Elenis sees the risk of serving legal cannabis in restaurants no differently than serving beer, wine and spirits. However, the prospect of selling both at the same time raises many questions. Today’s regulations explicitly separate cannabis and alcohol. For example, a pot drink is not allowed to contain booze. Molson Coors (TPX-B.TO), which has invested in infused drinks, can’t put beer branding on cannabis products. Would restaurants have to ditch alcohol to sell cannabis? Or would patrons be free to chase an infused sparkling water with a glass of wine?

Richard Anderson, executive director of Smart Serve Ontario, is not yet sure if his agency will be tapped to educate workers who serve cannabis for on-premise consumption, as it has done for years with bartenders and restaurant servers. He expects the Ministry of Health to require a one-or-the-other approach, at least when it comes to cannabis and alcohol at events like outdoor festivals.

“Do you have a cannabis tent with a blue bracelet and a beer garden with a red bracelet, and you can’t go back and forth? How does that work?” he asked at the event. “We’ve had a lot of discussion around the table on that. Clearly the Ministry of Health is [wanting] one or the other, not both.”

David MacNeil, chief executive officer of Festival Events Ontario, wants clear rules that will be easy for patrons to follow in potentially chaotic environments like large outdoor events and concerts.

“Cannabis has been a part of the festival and event world for a long time, legally and otherwise,” he said. “I think the big hold up is how that liquor licence and cannabis will combine. Can you do both? Or do you have to isolate, and you don’t move from one tent to the other. There’s a lot of questions.”

Ontario Premier Doug Ford has faced tough questions about his government’s approach to establishing a legal cannabis market since taking office in 2018, and hastily transitioning to a more private model than his predecessor had planned.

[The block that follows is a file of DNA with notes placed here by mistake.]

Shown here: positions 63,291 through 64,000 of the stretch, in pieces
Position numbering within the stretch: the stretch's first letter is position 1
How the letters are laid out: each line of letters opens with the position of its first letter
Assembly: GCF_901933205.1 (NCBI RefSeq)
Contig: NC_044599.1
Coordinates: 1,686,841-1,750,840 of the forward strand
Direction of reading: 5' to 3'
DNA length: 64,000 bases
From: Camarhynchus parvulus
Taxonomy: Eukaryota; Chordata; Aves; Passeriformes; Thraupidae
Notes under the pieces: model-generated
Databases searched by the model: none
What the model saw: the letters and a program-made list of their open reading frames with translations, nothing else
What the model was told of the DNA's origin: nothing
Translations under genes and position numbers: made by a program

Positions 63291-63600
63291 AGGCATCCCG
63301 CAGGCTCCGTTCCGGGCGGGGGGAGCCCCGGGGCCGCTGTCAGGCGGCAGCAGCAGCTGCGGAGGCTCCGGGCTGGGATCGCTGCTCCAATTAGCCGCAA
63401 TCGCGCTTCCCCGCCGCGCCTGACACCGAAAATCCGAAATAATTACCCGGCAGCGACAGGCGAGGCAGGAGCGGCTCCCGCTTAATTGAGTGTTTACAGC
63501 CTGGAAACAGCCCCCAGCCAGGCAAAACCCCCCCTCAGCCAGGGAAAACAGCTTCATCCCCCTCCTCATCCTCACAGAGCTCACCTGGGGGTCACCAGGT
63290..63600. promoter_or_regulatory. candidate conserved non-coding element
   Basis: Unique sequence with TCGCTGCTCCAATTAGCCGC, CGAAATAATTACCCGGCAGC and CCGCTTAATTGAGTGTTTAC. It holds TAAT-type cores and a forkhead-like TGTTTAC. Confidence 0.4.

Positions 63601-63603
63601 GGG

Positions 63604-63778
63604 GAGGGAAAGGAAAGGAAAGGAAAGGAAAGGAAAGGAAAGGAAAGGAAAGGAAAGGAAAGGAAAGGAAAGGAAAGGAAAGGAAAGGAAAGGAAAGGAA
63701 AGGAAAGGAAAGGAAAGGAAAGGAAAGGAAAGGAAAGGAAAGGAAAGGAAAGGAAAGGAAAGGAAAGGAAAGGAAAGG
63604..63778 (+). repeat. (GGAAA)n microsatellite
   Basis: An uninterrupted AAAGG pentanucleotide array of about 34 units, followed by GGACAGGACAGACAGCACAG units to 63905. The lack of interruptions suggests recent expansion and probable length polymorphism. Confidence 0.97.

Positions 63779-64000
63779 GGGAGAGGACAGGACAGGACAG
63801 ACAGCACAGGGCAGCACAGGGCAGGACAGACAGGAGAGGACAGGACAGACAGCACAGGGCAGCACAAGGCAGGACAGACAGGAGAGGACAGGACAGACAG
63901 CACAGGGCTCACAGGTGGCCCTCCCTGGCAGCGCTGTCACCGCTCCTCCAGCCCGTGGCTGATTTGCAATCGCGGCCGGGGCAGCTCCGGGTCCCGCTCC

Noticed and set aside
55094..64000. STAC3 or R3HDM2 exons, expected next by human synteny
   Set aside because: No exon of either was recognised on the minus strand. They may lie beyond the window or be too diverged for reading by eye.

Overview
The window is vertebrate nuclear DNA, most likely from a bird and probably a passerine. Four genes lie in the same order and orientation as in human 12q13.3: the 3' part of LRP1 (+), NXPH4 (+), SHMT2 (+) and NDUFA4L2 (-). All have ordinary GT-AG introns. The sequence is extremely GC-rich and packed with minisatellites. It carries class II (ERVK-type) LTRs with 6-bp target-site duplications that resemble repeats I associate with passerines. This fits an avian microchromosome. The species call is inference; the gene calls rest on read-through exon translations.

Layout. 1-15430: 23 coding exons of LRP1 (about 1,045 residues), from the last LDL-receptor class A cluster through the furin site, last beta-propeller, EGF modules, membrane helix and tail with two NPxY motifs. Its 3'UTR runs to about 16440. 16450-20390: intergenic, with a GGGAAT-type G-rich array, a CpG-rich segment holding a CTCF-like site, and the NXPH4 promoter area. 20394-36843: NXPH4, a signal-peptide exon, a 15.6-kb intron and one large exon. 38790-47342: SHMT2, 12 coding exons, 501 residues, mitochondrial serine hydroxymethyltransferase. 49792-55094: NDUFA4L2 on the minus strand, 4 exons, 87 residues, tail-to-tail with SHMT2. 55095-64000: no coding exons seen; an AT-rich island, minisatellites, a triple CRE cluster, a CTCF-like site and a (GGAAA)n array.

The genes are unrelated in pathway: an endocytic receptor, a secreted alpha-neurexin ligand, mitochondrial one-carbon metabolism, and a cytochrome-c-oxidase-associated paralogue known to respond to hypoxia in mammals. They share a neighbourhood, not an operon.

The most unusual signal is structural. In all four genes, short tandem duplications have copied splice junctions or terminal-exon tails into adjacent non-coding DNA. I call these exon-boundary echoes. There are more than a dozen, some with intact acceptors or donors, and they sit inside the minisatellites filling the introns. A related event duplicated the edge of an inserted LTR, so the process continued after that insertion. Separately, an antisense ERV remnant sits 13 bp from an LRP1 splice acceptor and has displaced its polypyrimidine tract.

Then came widespread criticism about the slow roll out of private retail stores. More recently, Ford has been hit with backlash from private retailers for allowing click-and-collect and delivery only at certain times during the pandemic while the province-run Ontario Cannabis Store can sell online permanently.

A survey by the polling and research firm Abacus Data commissioned by Canopy suggests Ford would face minimal opposition if the province were to embrace the sale of certain legal cannabis products in restaurants, bars and lounges. Abacus questioned 2,440 Canadian adults between Sept. 23 and 29, including 500 respondents in Ontario. The results show two-thirds of Ontario respondents either support or accept on-premise consumption of cannabis edibles and beverages.

“I see no evidence in this data that this decision would hurt or be very risky for the provincial government right now,” said Abacus CEO David Coletto.

“Ontarians understand the scale of the challenges that tourism operators, food service operators, live music venues are facing because of the pandemic. They recognize how important that is to the quality of life in their neighbourhoods. Anything that not only gives these businesses an opportunity to diversify, to offer new products, and attract new visitors to the province, I think would find very broad support.”

Jeff Lagerquist is a senior reporter at Yahoo Finance Canada. Follow him on Twitter @jefflagerquist.